12 posted on 04/15/2008 7:57:29 PM PDT by Brucifer (G. W. Bush "The dog ate my copy of the Constitution.")
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To: blam
The 'Dig" isn't that far from Richland Washington, where the remains of a human were found several years ago (I forget). The analysis later showed that the human was a Caucasian.

The Clovis Man theory was based on the first tools uncovered in North America. A professor of archeology I have seen on the History Channel says the tools trace back to Europe. This tends to lay waste to the idea that Asia was the only gateway used to access this country.

13 posted on 04/15/2008 7:58:38 PM PDT by CT (Conservative in hibernation.)
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To: RobinOfKingston

Yeah, light up a smoke in the “little house of contemplation’ after the Memorial Day family reunion and you’ll get elevated right over that treeline yonder.


14 posted on 04/15/2008 7:58:51 PM PDT by Eagles6 ( Typical White Guy: Christian, Constitutionalist, Heterosexual, Redneck)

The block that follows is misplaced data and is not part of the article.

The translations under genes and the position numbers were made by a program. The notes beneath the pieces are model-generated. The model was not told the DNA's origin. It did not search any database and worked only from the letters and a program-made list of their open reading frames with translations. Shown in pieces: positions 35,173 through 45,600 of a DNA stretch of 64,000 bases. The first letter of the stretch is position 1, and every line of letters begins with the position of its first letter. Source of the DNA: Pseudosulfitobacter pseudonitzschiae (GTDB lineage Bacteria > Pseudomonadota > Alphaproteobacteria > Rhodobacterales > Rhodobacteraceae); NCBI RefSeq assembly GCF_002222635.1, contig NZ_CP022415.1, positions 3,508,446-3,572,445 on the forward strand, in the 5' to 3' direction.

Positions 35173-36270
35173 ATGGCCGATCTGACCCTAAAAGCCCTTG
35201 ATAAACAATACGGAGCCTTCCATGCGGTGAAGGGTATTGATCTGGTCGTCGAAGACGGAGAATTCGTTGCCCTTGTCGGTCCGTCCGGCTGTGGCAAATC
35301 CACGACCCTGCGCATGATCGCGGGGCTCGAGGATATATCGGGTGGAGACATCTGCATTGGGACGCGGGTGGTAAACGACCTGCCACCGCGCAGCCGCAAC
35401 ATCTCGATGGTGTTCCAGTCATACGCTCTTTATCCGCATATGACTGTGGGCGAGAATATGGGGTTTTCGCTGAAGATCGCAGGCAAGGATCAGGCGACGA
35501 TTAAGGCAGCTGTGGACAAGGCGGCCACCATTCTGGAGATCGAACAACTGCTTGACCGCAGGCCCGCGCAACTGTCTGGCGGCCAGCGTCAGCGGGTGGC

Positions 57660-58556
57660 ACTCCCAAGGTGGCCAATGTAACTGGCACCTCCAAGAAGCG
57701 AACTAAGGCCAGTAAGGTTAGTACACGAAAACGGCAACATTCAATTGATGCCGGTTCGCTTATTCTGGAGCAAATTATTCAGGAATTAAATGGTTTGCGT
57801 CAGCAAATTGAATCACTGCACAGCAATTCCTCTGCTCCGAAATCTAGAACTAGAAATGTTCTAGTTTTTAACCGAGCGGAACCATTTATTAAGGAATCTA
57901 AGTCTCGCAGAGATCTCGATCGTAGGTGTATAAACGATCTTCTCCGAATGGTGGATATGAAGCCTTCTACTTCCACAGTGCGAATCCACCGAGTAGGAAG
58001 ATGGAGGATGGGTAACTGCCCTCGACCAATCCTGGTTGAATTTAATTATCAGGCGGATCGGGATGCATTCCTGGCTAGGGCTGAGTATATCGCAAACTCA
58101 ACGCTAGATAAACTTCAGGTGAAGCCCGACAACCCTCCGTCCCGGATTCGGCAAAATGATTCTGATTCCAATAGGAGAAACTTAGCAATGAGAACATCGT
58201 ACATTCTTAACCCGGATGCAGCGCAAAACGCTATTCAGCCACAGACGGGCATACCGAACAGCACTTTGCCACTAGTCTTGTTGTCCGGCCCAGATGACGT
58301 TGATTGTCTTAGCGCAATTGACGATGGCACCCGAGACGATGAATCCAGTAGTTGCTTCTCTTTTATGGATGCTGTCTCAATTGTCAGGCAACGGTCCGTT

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To: Soliton
14,500 to 14,000 years B.P., the ice-sheet surface sloped from about altitude 1,000 meters at the international boundary to between 0 and 300 meters at the ice terminus on the continental shelf and in the southern Puget lowland.

It would have been like Siberia in the Great Basin

Yet it appears there were folks living there.

I would like to learn more about the mtDNA from that site.

15 posted on 04/15/2008 8:00:33 PM PDT by Coyoteman (Religious belief does not constitute scientific evidence, nor does it convey scientific knowledge.)
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To: Coyoteman
Think Great Basin